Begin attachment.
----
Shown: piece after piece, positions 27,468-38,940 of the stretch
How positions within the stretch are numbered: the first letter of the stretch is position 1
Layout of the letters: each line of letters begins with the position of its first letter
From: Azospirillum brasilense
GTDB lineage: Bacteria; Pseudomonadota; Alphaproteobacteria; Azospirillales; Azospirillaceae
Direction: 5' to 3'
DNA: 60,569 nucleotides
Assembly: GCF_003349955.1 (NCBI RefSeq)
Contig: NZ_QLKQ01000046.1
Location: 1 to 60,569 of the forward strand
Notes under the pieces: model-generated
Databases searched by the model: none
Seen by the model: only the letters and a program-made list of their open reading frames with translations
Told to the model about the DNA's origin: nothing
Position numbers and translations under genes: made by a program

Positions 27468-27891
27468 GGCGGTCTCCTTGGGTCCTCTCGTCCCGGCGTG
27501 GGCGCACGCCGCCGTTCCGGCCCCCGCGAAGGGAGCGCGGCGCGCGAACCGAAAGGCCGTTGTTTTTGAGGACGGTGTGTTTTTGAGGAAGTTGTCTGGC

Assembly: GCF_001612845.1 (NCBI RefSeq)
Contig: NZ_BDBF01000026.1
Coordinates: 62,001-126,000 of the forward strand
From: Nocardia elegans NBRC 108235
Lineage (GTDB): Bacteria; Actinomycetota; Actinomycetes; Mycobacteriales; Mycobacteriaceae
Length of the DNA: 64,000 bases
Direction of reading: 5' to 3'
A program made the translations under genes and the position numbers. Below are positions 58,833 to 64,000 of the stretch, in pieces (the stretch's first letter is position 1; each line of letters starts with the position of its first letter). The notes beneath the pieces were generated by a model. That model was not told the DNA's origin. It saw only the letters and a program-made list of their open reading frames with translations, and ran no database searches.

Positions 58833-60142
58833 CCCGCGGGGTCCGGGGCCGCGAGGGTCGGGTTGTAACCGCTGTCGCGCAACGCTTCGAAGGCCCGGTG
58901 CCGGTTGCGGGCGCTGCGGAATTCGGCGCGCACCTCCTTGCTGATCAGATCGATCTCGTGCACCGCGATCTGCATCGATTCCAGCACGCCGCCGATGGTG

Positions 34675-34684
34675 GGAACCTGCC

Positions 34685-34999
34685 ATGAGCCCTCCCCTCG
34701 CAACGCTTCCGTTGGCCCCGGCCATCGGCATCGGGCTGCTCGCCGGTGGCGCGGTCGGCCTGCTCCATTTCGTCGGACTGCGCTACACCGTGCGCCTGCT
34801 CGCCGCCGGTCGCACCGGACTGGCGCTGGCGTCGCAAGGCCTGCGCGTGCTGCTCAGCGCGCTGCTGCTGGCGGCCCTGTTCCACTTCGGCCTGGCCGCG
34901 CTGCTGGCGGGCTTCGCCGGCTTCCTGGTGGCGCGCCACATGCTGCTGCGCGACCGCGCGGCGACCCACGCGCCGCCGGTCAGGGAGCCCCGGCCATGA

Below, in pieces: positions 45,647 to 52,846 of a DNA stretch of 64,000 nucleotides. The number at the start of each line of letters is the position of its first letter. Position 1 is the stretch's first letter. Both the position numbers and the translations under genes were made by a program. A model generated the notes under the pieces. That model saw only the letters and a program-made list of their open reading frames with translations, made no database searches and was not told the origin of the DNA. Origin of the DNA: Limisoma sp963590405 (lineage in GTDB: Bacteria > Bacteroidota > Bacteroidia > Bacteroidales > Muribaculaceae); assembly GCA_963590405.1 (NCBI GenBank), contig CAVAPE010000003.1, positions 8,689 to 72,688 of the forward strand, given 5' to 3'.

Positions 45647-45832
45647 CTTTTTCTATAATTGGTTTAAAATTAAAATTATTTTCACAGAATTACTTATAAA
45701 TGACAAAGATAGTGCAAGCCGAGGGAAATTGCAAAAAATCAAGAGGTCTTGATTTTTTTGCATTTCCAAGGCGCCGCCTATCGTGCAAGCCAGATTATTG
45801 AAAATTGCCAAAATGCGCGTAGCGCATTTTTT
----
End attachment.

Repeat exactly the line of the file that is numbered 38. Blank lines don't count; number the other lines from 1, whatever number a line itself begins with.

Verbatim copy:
Positions 45647-45832